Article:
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Algorithm-assisted enzyme engineering

Screening large libraries is a significant bottleneck in the evolution of proteins. We are exploring the feasibility of using machine learning to identify more active variants in the vast protein space by learning sequence to function relationships on a small subset of all possible combinations.

Automation-assisted enzyme engineering

The screening of large enzyme libraries is very labor-intensive and thus represents a significant bottleneck in the optimization of proteins. Our customized robotic platform allows us to automate the screening workflow, from growing the relevant bacterial strains to performing the biocatalytic assays.

Enzyme Families

α-Ketoglutarate-dependent Oxygenases

Modification of unactivated C-H bonds often challenges organic synthesis. With the aim to provide a versatile biocatalytic C-H functionalization toolbox, we explore the biocatalytic potential of Fe(II)/2-oxoglutarate dependent oxygenases. This enzyme family catalyzes a diverse set of biologically important reactions including hydroxylations, desaturations and oxidations at the expense of the co-factor 2-oxoglutarate. To broaden the enzyme’s applicability, we apply enzyme engineering to develop suitable green biocatalysts able to perform desired modifications on valuable non-native substrates.

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Halogenases

Halogenation is a transformation not often explored for industrial processes due to typically difficult-to-handle reaction conditions. Biocatalytic halogenations thus offer an elegant avenue toward the safe and selective installation of halogen atoms into bioactive molecules. Current halogenating enzymes, however, very often suffer from instability and a narrow substrate scope. We address these drawbacks by enzyme engineering and thus alter the selected enzymes’ properties in order to prepare robust and broad-use biocatalysts for aliphatic and aromatic halogenations for academic and industrial use.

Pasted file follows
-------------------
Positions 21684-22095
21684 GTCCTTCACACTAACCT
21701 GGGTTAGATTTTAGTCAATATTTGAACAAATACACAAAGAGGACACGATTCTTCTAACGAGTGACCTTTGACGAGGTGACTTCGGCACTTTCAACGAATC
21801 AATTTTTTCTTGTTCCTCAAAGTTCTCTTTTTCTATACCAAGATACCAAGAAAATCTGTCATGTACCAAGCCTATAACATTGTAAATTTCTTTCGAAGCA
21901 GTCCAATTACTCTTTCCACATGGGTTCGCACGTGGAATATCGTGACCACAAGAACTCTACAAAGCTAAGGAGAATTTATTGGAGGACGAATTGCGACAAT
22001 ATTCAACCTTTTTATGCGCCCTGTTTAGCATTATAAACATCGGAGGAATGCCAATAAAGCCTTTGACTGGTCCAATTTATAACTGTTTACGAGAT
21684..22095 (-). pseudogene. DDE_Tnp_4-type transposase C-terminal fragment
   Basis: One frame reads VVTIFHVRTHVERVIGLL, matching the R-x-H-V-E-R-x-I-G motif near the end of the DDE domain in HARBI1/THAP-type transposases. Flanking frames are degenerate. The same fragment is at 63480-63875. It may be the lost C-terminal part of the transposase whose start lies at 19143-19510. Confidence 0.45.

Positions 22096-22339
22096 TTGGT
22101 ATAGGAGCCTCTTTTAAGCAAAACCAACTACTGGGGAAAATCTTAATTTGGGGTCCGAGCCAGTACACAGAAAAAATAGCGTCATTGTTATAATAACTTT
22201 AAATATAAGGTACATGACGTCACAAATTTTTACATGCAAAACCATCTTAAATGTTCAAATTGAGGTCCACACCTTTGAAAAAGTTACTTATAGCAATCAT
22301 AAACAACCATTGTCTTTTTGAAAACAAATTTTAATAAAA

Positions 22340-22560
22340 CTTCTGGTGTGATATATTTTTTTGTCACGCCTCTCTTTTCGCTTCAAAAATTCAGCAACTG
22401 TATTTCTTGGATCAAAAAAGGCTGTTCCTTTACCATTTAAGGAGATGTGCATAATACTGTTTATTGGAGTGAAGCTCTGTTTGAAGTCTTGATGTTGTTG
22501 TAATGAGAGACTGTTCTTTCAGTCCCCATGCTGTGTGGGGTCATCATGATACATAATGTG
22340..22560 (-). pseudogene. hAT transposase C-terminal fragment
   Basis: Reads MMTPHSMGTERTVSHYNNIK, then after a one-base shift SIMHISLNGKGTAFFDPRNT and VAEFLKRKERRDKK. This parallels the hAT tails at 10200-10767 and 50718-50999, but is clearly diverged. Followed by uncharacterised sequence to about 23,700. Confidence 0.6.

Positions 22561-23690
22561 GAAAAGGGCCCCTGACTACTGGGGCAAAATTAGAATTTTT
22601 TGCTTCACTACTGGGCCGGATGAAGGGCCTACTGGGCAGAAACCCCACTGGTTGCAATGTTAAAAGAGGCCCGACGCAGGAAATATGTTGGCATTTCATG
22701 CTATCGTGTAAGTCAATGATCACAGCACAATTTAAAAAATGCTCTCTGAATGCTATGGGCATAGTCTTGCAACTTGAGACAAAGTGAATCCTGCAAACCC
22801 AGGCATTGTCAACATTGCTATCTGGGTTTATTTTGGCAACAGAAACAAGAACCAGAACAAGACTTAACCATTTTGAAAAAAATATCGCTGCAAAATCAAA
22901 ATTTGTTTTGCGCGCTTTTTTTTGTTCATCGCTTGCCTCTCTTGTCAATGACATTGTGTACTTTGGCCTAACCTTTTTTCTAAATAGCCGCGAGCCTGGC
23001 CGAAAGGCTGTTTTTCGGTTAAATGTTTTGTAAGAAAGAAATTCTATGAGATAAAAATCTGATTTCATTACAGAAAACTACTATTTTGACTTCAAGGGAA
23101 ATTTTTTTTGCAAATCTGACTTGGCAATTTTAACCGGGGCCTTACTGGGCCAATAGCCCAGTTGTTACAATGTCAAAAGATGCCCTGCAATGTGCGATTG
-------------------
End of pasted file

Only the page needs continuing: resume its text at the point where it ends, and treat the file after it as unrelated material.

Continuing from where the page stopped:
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Squalene-Hopene Cyclases

SHCs catalyze one of the most complex biochemical reactions, the cyclisation of squalene to hopene and hopanol by incorporation of five novel C-C bonds. Furthermore, these enzymes were found to exhibit a large degree of promiscuity towards industrially relevant conversions in the flavor and fragrance segment. We have generated a diverse toolbox of SHCs including novel and/or thermophilic enzymes and are currently exploring the substrate and reaction scope of these enzymes and are further optimizing them by directed evolution.

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Ene-Reductases

Ene-reductases catalyze the asymmetric reduction of activated C=C bonds generating up to two new stereo centers. Our toolbox of ene-reductases is constantly increasing and tested for modification of chemical compounds of interest for the chemical industry.

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Microbial Epimerases

Antibiotic resistant bacteria are on the rise and pose a major threat to global health. Antimicrobial peptides are promising compounds to tackle this crisis, but their clinical application is limited because of rapid degradation. (Bio)chemical modifications can result in more stable and active peptides circumventing these drawbacks. Together with Rémy Bruggmann and Vincent Perreten (University of Bern), we are developing a toolbox of enzymatic epimerases capable of carrying out specific peptide modifications.

PETase

Plastic has become an indispensable part of our everyday life. Its increased production and use, however, accelerates the accumulation of plastic waste, a burden on the environment and human health. Enzymatic PET degradation has emerged as a green alternative in PET recycling and, if further improved, may become a more widely applicable strategy for general plastic waste management.

Related publication:

  • Papadopoulou et al., 2019 Chimia 73: 743